VIB works on antiviral drug aimed to halt coronavirus outbreak

(10-02-2020) The lab of professor Xavier Saelens (VIB-Ghent University) is quickly mobilizing to try to find a treatment for the viral infection caused by the corona virus.

Since the coronavirus (2019-nCoV) outbreak was reported by China in December 2019, the number of confirmed cases of the virus is increasing rapidly, with cases now reported in 28 countries. All over the world, scientists are rushing to develop vaccines or treatments for the respiratory disease.

Research from the lab of professor Xavier Saelens in the VIB-UGent Center for Medical Biotechnology has already resulted in novel vaccines and antivirals against influenza and RSV that are currently in or making their way to the clinic.

Saelens and colleagues are committed to fight not only established but also emerging epidemic threats, which is a key strategic focus for the VIB-UGent Center for Medical Biotechnology. The Saelens team has immediately kicked off a new research line to find an antiviral that could control the new coronavirus. In view of the urgency of the matter, the Center quickly added additional staff to the team and VIB’s Discovery Sciences unit is providing advice.
In a collaboration with Dr. Barney Graham at NIAID and Dr. Jason McLellan, associate professor of the College of Natural Sciences at the University of Texas at Austin, the Saelens lab is now making significant progress in developing a therapeutic antibody against the novel virus.

“The growing crisis requires all hands on deck,” Xavier Saelens comments. “Apprehending the urgent need for a solution, our team is working as fast as possible to develop a protective drug capable of stopping the coronavirus.”

Specifically, the scientists already succeeded in identifying a single-domain antibody with high binding affinity to a unique, conserved conformational epitope present on the receptor-binding domain of SARS-CoV and 2019-nCoV. The initial results show that the antibody competes with the human receptor used by the virus to enter the cells.

Bert Schepens, staff scientist in the group of Xavier Saelens, comments: “Antibodies are usually extremely effective in defending the body against very specific viral intruders. But coronaviruses come in different shapes. This new coronavirus illustrates the need to develop antiviral antibodies that can tackle a very broad range of these viruses.”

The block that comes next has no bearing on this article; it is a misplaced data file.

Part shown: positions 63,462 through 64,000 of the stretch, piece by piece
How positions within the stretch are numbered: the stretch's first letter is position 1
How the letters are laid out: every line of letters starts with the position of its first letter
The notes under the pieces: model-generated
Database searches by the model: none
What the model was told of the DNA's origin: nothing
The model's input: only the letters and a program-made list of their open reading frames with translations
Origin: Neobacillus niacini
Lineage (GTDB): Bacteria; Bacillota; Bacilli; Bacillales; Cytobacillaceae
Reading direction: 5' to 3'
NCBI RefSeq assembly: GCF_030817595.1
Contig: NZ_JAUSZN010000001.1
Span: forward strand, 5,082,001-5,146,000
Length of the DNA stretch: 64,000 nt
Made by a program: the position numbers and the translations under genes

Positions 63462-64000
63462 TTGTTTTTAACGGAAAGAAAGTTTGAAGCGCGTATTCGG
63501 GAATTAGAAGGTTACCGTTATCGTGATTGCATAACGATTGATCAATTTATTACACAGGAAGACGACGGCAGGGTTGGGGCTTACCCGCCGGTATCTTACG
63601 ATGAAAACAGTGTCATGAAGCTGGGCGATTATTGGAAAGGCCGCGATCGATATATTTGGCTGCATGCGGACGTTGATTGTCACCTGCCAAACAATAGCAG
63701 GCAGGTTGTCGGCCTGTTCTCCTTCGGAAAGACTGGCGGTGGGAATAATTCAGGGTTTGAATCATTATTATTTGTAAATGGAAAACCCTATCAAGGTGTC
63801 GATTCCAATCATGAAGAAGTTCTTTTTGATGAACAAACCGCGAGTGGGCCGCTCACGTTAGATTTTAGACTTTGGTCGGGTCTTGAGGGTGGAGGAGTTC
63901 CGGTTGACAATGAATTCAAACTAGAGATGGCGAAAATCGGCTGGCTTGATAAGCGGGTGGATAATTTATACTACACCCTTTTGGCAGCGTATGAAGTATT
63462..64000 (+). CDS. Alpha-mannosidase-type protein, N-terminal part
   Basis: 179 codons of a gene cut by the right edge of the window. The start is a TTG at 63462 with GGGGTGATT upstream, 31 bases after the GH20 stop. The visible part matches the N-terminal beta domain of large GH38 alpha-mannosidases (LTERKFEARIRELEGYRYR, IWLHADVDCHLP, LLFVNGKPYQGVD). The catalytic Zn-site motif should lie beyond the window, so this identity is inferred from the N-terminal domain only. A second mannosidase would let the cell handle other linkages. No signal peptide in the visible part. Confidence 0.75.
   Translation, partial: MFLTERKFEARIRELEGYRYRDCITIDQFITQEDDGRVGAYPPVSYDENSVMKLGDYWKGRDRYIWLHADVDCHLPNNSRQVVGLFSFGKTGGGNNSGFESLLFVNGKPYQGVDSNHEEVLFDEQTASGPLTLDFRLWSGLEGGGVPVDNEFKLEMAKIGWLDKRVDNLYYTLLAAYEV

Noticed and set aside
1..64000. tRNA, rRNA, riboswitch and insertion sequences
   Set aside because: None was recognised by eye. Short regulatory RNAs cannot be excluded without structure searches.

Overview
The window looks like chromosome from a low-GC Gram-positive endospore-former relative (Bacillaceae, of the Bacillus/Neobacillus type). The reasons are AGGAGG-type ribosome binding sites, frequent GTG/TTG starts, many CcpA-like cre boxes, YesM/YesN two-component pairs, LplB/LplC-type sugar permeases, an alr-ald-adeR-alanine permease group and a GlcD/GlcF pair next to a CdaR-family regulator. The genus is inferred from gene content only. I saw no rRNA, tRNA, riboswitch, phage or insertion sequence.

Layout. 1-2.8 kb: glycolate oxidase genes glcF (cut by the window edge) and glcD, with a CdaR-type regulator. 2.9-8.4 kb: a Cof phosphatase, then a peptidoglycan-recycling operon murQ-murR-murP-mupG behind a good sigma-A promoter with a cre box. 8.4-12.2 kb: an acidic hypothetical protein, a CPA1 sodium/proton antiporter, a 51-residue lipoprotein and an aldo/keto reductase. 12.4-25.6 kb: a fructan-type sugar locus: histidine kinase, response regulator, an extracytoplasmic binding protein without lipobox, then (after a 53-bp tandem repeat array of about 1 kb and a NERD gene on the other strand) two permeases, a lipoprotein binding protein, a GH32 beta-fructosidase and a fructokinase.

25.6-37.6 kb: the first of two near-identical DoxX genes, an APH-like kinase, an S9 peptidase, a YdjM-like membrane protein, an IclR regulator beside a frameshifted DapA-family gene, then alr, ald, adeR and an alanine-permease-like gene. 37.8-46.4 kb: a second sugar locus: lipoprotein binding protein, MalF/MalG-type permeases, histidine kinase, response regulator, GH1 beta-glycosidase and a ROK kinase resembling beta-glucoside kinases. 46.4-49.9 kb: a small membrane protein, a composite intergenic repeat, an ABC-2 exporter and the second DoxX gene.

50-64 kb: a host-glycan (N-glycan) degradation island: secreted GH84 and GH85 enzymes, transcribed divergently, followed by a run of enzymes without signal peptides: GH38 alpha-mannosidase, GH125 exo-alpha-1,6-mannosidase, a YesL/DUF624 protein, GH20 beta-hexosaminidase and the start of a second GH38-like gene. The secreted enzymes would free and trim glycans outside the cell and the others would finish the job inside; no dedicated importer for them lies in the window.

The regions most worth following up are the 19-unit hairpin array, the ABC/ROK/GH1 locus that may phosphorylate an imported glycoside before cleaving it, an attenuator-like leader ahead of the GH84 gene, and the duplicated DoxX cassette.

Leveraging VIB’s strong expertise and knowhow in single-domain antibodies, coupled with Dr. McLellan’s expertise in structural biology and protein engineering, the scientists are developing an antibody-based prophylactic/therapeutic drug with the aim to prevent infection in high-risk persons or to stop the virus before disease onset. Single-domain antibodies represent a promising route forward, as these small fragment antibodies could potentially stop virus infection by interfering with the viral proteins that are implicated in human cellular uptake. This is a different yet complementary approach to conventional vaccines, which require the development of an immune response in healthy at risk individuals.

“To complement the critically important efforts of other research groups focusing on vaccines against coronavirus, we are working on antibody-based interventions”, says Xavier Saelens. “Also, instead of vaccines, this antibody is intended to offer immediate protection without the need of an active immune response, which can be crucial in time of global epidemic threats. This could be of particular use in people who are most vulnerable, such as the elderly, whose immune systems sometimes respond poorly to vaccines. In addition, antibody drugs have a well-known path of development to the clinic.”

Currently, the VIB researchers are preparing the preclinical test phase for a coronavirus treatment. Although the first results are highly promising, further research is necessary to confirm the full potential of this antibody-based drug directed against 2019-nCoV. VIB has filed a patent application and is reaching out to industrial partners for further development of the potential drug.

For further information

Prof. Xavier Saelens
Department of Biochemistry and microbiology